Book Reviews

Review: The Black God’s Drums by P. Djèlí Clark

I want to end 2020 by reading more novellas. My goal is at least two a month especially since I have a few from that I NEED to read! The Black God’s Drums is one of the ones that was on my TBR. And I did it! Keep reading this book review to see what I thought about one of Djèlí Clark’s earlier novellas.


Creeper, a scrappy young teen, is done living on the streets of New Orleans. Instead, she wants to soar, and her sights are set on securing passage aboard the smuggler airship Midnight Robber. Her ticket: earning Captain Ann-Marie’s trust using a secret about a kidnapped Haitian scientist and a mysterious weapon he calls The Black God’s Drums.

But Creeper keeps another secret close to heart–Oya, the African orisha of the wind and storms, who speaks inside her head and grants her divine powers. And Oya has her own priorities concerning Creeper and Ann-Marie…


(Disclaimer: I received this book from the publisher. This has not impacted my review which is unbiased and honest.)

The Black God’s Drums is a story about the power and bargains made by the gods. This alternate history novella immediately transports you to a world of steamships, new borders, and intolerance. So much of The Black God’s Drums is detailed and rich. I loved the way the folklore came alive on the pages. The fear, respect, and power of the gods. At the same time, Creeper’s character is clever, resourceful, and compassionate. She just wants to see the world, and she’s prepared to use all her skills to leave.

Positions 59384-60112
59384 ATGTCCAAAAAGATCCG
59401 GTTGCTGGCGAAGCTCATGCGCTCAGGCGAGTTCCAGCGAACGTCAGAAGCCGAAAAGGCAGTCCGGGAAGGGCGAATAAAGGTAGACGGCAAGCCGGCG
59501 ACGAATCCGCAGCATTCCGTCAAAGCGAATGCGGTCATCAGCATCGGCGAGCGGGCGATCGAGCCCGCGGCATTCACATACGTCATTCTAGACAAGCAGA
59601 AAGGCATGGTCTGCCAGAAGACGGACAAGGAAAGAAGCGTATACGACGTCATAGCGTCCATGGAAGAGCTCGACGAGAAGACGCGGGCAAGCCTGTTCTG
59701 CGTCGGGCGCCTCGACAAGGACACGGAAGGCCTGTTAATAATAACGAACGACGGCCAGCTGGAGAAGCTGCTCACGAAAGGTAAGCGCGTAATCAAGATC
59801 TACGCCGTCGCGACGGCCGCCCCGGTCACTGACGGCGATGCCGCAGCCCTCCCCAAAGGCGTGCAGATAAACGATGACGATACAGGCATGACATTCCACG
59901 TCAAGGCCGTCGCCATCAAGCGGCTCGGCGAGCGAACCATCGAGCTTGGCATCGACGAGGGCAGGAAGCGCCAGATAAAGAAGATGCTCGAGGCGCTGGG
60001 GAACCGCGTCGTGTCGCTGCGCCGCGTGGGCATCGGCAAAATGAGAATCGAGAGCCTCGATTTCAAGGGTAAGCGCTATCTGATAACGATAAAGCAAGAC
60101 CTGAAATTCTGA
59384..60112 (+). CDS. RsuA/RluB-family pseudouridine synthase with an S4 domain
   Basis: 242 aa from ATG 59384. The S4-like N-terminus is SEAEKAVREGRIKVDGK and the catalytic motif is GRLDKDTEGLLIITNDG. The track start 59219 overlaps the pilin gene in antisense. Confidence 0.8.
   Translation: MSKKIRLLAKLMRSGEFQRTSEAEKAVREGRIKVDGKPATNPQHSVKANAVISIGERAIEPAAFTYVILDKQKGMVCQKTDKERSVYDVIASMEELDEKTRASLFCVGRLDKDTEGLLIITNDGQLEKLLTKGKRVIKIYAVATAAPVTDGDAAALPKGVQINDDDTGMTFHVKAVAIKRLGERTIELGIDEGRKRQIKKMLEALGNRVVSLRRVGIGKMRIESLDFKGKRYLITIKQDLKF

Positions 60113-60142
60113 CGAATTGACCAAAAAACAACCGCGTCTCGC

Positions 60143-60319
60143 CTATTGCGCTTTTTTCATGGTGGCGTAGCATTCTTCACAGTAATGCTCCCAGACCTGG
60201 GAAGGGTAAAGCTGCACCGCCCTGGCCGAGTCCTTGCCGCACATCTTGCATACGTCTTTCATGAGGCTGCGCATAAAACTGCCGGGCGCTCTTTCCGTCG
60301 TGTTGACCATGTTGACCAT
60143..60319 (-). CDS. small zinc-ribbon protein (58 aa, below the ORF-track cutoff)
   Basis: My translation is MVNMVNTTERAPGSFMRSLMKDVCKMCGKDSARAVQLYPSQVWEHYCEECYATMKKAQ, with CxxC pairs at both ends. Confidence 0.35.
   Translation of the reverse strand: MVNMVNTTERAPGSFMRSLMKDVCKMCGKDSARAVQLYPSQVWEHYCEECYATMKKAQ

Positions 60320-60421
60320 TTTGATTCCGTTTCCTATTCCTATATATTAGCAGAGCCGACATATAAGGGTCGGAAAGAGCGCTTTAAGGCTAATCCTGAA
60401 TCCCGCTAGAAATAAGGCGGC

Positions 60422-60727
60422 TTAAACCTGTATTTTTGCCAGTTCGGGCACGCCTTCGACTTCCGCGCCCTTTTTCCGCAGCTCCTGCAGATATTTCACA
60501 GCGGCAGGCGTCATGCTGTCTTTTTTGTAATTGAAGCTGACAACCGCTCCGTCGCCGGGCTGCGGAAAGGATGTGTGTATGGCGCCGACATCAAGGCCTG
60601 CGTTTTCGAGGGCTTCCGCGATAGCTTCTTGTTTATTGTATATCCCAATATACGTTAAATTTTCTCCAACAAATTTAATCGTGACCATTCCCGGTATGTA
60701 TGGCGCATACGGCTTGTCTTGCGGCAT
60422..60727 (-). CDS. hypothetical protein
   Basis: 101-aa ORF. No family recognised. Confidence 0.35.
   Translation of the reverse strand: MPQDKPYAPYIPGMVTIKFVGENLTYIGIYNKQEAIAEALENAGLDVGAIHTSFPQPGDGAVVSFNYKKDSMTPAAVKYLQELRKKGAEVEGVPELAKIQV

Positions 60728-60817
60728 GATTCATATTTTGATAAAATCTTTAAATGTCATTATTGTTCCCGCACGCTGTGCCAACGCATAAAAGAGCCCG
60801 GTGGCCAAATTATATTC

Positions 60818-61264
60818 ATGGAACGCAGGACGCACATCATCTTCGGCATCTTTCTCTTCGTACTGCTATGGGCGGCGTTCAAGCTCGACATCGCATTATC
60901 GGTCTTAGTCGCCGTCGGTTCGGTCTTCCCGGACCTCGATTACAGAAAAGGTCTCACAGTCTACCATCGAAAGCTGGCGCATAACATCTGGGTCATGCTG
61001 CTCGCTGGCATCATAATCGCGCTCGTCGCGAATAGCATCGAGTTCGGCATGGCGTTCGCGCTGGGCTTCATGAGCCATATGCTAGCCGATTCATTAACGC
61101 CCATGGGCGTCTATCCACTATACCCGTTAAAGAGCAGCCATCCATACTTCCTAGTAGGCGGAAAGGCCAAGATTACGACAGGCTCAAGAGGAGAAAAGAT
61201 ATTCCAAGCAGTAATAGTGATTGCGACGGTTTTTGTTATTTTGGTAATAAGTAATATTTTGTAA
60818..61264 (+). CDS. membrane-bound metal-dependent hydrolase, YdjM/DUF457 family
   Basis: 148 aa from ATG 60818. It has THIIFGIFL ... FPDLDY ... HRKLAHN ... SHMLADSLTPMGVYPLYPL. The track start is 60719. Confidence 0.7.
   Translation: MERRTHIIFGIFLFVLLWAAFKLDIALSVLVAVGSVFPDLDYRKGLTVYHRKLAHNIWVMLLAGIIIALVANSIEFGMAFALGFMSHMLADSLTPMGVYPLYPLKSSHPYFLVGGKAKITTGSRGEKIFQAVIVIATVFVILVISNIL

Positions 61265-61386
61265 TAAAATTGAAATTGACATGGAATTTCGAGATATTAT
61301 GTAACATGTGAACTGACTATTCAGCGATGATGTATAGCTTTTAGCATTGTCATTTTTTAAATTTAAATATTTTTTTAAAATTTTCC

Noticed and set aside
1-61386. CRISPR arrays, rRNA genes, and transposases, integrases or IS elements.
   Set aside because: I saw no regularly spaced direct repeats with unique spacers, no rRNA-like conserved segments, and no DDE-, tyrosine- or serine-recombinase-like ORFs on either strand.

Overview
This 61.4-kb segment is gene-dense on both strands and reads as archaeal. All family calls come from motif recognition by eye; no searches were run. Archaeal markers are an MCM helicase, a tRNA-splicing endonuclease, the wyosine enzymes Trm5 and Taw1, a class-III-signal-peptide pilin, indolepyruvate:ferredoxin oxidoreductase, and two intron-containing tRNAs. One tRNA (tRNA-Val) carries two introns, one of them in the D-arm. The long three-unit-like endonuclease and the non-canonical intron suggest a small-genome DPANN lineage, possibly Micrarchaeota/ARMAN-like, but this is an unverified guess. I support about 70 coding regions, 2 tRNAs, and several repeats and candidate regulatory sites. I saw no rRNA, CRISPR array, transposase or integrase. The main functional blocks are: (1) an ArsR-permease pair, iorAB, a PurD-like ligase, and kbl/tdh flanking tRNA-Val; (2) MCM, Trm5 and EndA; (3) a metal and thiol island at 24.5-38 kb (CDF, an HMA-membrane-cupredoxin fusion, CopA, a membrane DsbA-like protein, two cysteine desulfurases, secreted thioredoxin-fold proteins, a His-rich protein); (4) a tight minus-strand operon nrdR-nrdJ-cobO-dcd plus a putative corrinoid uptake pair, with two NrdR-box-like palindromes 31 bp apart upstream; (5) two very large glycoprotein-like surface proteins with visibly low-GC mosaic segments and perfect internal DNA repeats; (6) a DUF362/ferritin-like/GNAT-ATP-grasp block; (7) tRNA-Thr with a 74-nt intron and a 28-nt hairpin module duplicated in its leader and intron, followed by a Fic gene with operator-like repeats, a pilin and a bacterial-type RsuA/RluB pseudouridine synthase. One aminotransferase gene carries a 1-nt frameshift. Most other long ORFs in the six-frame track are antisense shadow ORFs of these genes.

You know those stories where you would read whole books about the side characters? That’s how I felt while reading The Black God’s Drums. Every one of Djèlí Clark’s novellas have these unique ideas and endings that could spawn so many fantastic sequels. I just want them all okay? It’s a story about the friendships we make for the right reasons, and the ways we become attached to a place without knowing it.

Find The Black God’s Drums on Goodreads, Amazon, Indiebound, & The Book Depository.


What is your favorite book that needs a sequel?

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